Saturday, 18 April 2009

Seeking the Dead

I mentioned the other day Kate Ellis’s first book in a new series, Seeking the Dead. In some respects, it’s a departure from her previous books, set in a fictionalised Dartmouth, and featuring Wesley Peterson. The backdrop here is Eborby (a fictionalised York) and the detective Joe Plantagenet, who gave up a calling as a priest to become a cop. But the new book possesses the same virtues that have made the Wesley books very popular.

Prime amongst those virtues is a gift for complex, yet credible plotting. Kate’s books invariably offer a traditional convoluted whodunit in modern guise. Here, the mystery concerns a serial killer, the Resurrection Man, who is terrorising Eborby. There is a very neat red herring and I have to admit I fell for it. I was for many chapters convinced that I’d figured out the solution, but Kate managed to confound my expectations with a double twist ending.

Kate’s enthusiasm for history and archaeology is again well to the fore. The Wesley books offer a historical mystery that runs in parallel with the contemporary puzzle, and in this book there is a comparable plot strand, harking back to the Great Plague.

Joe is a likeable fellow, similar to Wesley in that respect and various others, and I look forward to his next outing. Kate is a prolific writer, so fans can be assured that there will not be too long to wait!


Lesa said...

I wish Kate Ellis' books were easier to get here in the U.S. I'll have to check for this one at the Poisoned Pen. They're usually pretty good at carrying British titles. Thanks, Martin, for the heads up!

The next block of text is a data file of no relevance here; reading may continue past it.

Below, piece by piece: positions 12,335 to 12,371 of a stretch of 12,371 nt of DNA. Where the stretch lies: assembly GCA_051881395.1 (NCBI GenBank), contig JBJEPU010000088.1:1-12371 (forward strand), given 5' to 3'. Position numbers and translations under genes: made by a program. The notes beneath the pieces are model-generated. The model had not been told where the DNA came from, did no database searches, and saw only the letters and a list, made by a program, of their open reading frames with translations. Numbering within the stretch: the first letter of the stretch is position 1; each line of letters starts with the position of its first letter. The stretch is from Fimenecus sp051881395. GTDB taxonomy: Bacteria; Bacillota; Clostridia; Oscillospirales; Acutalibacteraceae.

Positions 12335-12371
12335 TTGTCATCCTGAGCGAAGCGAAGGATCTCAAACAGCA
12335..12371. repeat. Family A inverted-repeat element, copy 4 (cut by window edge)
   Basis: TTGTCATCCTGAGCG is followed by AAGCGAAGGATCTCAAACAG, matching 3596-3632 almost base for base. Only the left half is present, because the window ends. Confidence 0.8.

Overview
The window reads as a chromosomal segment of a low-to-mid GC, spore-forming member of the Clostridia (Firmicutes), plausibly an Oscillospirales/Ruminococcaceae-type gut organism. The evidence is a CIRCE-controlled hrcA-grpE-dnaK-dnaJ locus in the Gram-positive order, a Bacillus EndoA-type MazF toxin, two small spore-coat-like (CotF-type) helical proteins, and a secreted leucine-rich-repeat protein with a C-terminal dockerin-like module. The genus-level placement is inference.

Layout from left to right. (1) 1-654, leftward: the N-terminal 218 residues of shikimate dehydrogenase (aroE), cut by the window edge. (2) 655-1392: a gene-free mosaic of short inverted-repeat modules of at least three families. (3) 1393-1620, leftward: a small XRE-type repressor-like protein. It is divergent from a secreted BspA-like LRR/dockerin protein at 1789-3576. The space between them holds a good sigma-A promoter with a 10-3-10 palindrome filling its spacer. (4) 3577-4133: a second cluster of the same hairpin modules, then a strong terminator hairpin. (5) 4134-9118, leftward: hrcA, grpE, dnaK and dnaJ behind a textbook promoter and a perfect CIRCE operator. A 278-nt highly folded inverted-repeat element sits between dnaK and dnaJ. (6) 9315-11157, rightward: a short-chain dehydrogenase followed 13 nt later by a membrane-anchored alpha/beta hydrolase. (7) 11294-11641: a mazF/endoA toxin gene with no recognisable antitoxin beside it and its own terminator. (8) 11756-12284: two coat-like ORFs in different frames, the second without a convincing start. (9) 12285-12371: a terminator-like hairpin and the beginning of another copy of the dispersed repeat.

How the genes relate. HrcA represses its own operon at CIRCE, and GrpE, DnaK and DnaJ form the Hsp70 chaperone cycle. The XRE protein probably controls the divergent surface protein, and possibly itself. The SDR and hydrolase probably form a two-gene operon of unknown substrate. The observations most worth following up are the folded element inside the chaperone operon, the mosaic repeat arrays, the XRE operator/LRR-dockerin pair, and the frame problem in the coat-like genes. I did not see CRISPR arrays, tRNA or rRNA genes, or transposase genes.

Steve Lewis said...

Martin, I found it interesting that you fell for another mystery writer's plotting device. Without trying to put you on the spot, how often do you spot (um) the killer in other writers' books? Do you think that being a mystery author yourself gives you an advantage over other readers?

In my case, having read a lot, and I mean a lot, of detective stories isn't enough. I so seldom come up with the right answers that I hardly ever try any more. It's too much fun to go along with the ride. (I play the Watson part very well.)

--- Steve

PS. This Kate Ellis book went on my want list immediately.

Martin Edwards said...

Lesa, suffice to say that Poisoned Pen is one of the most fascinating bookshops I've ever visited and I envy the fact you live so close to it.
Steve, it may be an advantage that I think a lot about whodunit plotting, though I find it easier to spot solutions in TV crime series rather than in novels, because novels have more room to obscure the clues. But typically I'd expect to spot the killer in most whodunits, though very often there is some element that I don't figure out (for instance, in a locked room story, the precise way the locked room was breached.)
But I do enjoy it most when the wool is pulled over my eyes fairly and succesfully.